Deciding if you should use Stripe or PayPal
So, you’ve opened your new online business and are trying to decide if you should use Stripe or PayPal as your merchant account aggregator. How do you know which is the best vehicle to deliver customer payments to your account? A look at some of the key features and benefits of Stripe vs PayPal should help to kick the tires, so to speak.
The most important benefit of running a business is to turn a profit. A major component of that is operating costs. While both Stripe and PayPal are ideal options for small businesses that bring in less than $10,000 a month in revenue, the fees and speed of payment vary between the two.
Neither Stripe nor PayPal have a monthly fee for basic service. Although, PayPal—the older and more familiar of the two—does offer premium services with a monthly charge attached if you want to accept credit cards as an additional payment option.
The basic fee per transaction for both PayPal and Stripe is 2.9% + 30¢; but, PayPal offers discounts on the percentage as volume increases over $3,000 and $10,000 per month. At low revenue levels, the volume savings are offset by the premium service fees. However, after $5,000, PayPal starts to show a savings compared to Stripe.
Speed of Payment
Depending on your business’s volume, speed of payment may be a critical factor. Thanks to recent improvements, Stripe and PayPal both offer very fast payment processing terms. Stripe now offers transfers in two days (down from seven in the past) and PayPal allows access to funds within one business day. It should be noted, too, that Stripe is an Apple Pay preferred vendor, adding to ease of payment.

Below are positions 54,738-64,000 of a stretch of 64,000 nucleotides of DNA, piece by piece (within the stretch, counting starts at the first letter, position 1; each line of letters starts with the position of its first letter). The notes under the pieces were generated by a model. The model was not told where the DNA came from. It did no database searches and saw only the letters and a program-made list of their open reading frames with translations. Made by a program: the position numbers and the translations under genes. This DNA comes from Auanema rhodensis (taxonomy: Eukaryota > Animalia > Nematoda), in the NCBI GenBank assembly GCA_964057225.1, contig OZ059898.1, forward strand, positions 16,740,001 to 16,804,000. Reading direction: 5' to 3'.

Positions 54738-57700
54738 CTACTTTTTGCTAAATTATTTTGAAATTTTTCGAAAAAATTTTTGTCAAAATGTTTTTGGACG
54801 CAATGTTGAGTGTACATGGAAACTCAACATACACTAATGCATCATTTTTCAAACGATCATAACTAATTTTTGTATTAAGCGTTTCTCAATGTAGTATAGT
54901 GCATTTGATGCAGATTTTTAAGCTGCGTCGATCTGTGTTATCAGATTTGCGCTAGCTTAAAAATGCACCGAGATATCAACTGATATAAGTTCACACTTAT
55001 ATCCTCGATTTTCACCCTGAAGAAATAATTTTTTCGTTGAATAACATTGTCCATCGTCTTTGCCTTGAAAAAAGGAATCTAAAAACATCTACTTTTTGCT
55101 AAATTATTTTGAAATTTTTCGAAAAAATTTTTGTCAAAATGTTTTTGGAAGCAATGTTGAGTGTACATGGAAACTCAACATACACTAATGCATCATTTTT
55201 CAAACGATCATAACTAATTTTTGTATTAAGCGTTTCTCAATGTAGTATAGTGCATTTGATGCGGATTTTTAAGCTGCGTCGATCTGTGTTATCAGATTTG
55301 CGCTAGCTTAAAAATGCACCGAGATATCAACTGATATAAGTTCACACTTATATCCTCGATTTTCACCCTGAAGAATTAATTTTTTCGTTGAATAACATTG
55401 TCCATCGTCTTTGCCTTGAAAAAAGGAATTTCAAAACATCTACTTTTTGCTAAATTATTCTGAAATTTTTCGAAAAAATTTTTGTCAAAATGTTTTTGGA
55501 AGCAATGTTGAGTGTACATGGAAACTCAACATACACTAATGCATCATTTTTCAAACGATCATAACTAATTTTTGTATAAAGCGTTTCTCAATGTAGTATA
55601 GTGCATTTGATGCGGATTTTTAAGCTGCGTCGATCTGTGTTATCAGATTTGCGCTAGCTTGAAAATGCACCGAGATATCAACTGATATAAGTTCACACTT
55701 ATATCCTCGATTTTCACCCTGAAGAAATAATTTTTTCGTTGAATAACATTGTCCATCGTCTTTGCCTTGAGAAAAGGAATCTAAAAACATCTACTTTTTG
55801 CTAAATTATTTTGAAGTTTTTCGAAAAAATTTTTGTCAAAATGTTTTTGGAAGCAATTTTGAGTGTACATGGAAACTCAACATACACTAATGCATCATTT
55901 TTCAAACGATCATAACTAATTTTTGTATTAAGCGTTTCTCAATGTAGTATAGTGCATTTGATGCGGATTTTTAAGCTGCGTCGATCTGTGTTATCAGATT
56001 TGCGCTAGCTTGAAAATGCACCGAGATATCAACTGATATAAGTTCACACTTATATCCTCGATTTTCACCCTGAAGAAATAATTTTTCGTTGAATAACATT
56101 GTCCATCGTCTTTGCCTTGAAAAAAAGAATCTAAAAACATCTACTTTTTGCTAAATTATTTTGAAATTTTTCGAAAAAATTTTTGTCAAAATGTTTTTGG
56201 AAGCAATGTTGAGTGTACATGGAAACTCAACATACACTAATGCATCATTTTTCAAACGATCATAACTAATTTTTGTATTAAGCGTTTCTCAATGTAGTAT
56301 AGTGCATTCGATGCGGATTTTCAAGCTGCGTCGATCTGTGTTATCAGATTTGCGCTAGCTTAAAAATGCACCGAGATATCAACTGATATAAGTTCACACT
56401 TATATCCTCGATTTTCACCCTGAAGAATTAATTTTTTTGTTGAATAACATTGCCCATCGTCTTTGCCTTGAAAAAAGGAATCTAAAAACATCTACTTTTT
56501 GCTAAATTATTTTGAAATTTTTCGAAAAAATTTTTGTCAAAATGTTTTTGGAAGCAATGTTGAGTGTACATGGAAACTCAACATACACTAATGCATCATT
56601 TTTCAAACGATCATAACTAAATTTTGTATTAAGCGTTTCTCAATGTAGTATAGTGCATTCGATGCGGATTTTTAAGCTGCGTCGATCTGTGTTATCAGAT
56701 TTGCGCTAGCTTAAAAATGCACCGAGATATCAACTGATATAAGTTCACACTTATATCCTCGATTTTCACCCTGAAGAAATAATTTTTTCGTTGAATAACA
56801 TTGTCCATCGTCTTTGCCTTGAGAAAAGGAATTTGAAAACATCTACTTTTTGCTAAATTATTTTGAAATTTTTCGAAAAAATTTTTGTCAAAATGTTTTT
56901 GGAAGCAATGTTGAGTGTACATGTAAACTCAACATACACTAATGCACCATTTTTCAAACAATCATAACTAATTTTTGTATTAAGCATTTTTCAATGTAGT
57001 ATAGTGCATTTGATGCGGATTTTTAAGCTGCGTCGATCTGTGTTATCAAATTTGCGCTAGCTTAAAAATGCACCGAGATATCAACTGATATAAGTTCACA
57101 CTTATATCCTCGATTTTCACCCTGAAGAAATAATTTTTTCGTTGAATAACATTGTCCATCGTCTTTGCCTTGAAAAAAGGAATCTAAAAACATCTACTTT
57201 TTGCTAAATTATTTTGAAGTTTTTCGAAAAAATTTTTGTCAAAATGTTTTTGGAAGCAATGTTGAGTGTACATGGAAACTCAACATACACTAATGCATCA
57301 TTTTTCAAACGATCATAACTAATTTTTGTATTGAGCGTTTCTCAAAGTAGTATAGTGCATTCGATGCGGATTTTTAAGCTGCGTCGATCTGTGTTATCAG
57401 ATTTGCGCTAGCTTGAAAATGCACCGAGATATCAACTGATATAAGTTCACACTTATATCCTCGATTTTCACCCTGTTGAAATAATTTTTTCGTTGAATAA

As with any online entity, security is a major concern. Both Stripe and PayPal have processes in place to keep customer credit card data secure; the companies just go about it in very different ways. PayPal stores customer data in a proprietary vault. The only downfall is that the data has to go through your server to get there. If the integrity of your server is compromised, so is the customers’ information. Stripe utilizes native credit card processing, which bypasses the need for data to enter your server, instead sending it directly to it.
If you created your store with an online e-commerce website builder, you may have chosen to use that provider’s server for hosting your site and will need to factor that into your decision.
Ease of Use
Being able to plug and play may be an important factor while other small-business owners may want flexibility. Depending on your needs and experience, Stripe and PayPal each have appeal. Because of its super-fast setup, PayPal is ideal for business owners who are not too tech-savvy or who cannot afford a dedicated back-end staff. For businesses that possess some website development experience, Stripe offers the ability to customize the user interface to provide a greater number of features, resulting in a much less rigid experience.
Stripe and PayPal both are valid merchant account options and are generally well-received according to user reviews. Perhaps due to its large size, PayPal has been subject to negative feedback about customer service—most of it related to accounts being frozen as a result of fraudulent transactions. Stripe reviews are much more positive across the board, fairing expectedly higher in customer service as most newcomers to a game tend to do.
When comparing Stripe vs PayPal, there is no true right or wrong option. The needs of your business ultimately should be the driving force when deciding which model to take off the lot. PayPal may be the way to go if your business brings in between $5,000-$10,000 a month, needs a merchant account that is quick to set up, has a history of securing customer data, and delivers instant access to funds. On the other hand, if you are technologically inclined, want to provide more bells and whistles, prefer native credit card processing, have Apple-based relationships, and generate less than $5,000 a month in revenue, Stripe may be a good fit.
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